Constant-Rate Pumping Tests

by Glenn M. Duffield, President, HydroSOLVE, Inc.

What Is A
Constant-Rate Pumping Test?

Typical well configuration for pumping test in nonleaky confined aquifer
Figure 1. Typical well configuration for pumping test in nonleaky confined aquifer.

The most common form of pumping test is the constant-rate pumping test in which a control well is pumped at a constant rate and water-level response (drawdown) is measured in one or more surrounding observation wells and optionally in the control well itself.

The goal of a constant-rate pumping test is to estimate hydraulic properties of an aquifer system such as transmissivity, hydraulic conductivity and storativity (storage coefficient).

Methods
Of Analysis

Common methods of interpreting constant-rate pumping tests include the following:

Time-Drawdown Analysis

Pumping test, Theis 1935 method, Gridley, IL
Figure 2. Estimation of aquifer properties by matching Theis (1935) type-curve solution to time-drawdown data collected in an observation well during a constant-rate pumping test in a nonleaky confined aquifer (data from Walton 1962).

Typically, aquifer properties are estimated from a constant-rate pumping test by fitting mathematical models to drawdown data through a procedure known as curve matching. Curve matching may be performed using type-curve methods on log-log plots (Figure 2) or straight-line methods on semi-log plots (Figure 3).

Pumping test, Cooper and Jacob (1946), Gridley, IL
Figure 3. Estimation of aquifer properties by matching Cooper and Jacob (1946) straight-line solution to time-drawdown data (squares) collected in an observation well during a constant-rate pumping test in a nonleaky confined aquifer. The derivative shown on the plot (crosses) guides the fit of the straight line to drawdown data from the infinite-acting radial flow period (data from Walton 1962).

Distance-Drawdown Analysis

Distance-drawdown plots (drawdown versus radial distance) are used to estimate aquifer properties from pumping tests with more than one observation well. A single drawdown measurement per well, each recorded at the same time, is plotted on a distance-drawdown graph.

Figure 4 shows the estimation of aquifer properties from distance-drawdown data collected at the end of a constant-rate pumping test in an unconfined aquifer using the Cooper and Jacob (1946) straight-line solution.

Distance-drawdown analysis, Cooper and Jacob (1956)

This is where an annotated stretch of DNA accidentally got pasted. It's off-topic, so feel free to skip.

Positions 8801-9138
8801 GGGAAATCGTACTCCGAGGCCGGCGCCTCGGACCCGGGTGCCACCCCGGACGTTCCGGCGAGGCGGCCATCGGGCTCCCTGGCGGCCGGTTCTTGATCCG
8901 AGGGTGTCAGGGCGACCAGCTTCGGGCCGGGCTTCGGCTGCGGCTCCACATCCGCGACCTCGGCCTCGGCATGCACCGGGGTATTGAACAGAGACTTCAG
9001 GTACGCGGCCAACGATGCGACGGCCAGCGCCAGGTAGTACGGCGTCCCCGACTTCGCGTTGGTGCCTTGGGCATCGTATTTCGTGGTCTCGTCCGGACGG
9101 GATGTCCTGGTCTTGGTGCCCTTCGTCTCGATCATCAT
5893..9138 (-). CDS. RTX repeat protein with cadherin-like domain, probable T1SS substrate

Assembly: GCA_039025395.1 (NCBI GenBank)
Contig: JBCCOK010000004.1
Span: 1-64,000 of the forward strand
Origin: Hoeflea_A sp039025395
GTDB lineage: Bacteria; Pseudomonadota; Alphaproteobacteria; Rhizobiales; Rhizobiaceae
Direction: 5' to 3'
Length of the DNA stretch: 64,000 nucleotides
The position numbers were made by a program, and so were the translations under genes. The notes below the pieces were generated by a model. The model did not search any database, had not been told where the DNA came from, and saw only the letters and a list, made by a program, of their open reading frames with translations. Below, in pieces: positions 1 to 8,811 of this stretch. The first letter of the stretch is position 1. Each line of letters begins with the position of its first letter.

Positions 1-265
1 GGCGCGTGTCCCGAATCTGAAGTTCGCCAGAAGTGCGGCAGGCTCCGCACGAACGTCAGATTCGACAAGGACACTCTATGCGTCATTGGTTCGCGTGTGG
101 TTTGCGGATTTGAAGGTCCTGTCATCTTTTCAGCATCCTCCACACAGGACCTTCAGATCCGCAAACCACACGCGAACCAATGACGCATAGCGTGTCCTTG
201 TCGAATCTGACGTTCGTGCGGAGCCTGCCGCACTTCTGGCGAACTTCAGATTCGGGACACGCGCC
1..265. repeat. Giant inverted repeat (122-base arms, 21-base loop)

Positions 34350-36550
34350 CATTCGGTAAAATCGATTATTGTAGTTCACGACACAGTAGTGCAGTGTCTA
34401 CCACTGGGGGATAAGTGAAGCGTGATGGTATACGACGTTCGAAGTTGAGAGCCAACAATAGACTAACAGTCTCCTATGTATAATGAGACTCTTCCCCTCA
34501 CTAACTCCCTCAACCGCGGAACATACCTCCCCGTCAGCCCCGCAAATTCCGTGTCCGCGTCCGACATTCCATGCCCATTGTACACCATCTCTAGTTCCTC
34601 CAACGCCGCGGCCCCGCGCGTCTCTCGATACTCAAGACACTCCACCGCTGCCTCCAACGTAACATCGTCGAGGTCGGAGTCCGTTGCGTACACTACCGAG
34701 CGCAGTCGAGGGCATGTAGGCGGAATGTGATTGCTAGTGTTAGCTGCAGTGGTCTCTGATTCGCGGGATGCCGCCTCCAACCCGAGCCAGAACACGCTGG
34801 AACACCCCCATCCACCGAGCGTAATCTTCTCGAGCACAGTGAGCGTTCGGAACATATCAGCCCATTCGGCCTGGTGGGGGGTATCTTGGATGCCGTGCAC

Figure 4. Estimation of aquifer properties by matching Cooper and Jacob (1946) solution to distance-drawdown data collected in three fully penetrating observation wells after 2045 minutes of constant-rate pumping in an unconfined aquifer (data from USBR 1995).

Composite Plot

The composite plot, another tool for analyzing data from multiwell pumping tests, displays drawdown as a function of t/r² where t is time since pumping began [T], and r is radial distance from pumping well [L].

By normalizing the distance between observation and pumping wells (t/r²), composite plots show data from fully penetrating observation wells matching the same Theis (1935) type curve or the same Cooper and Jacob (1946) straight line when the aquifer conforms to the Theissian model (Figure 5).

Composite plot analysis for multiple observation wells in nonleaky confined aquifer
Figure 5. Use of composite plot to estimate aquifer properties by matching Cooper and Jacob (1946) straight-line solution to drawdown data collected in three fully penetrating observation wells during a constant-rate pumping test in an unconfined aquifer (data from USBR 1995).

The composite plot is valuable for the analysis of pumping tests that depart from the Theis model, too. Figure 6 shows a composite plot on semi-log axes for a constant-rate pumping test conducted in a leaky confined aquifer (USBR 1995). At early time, the drawdown data from all three observation wells follow the Theis type curve for a nonleaky confined aquifer (shown in red); subsequent deviation from the Theis curve marks the onset of vertical leakage into the pumped aquifer.

Composite plot analysis for multiple obesrvation wells in leaky confined aquifer
Figure 6. Use of composite plot to estimate aquifer properties by matching Hantush and Jacob (1955) type-curve solution to drawdown data collected in three fully penetrating observation wells during a constant-rate pumping test in a leaky confined aquifer. Theis (1935) solution for a nonleaky confined aquifer shown by red curve (data from USBR 1995).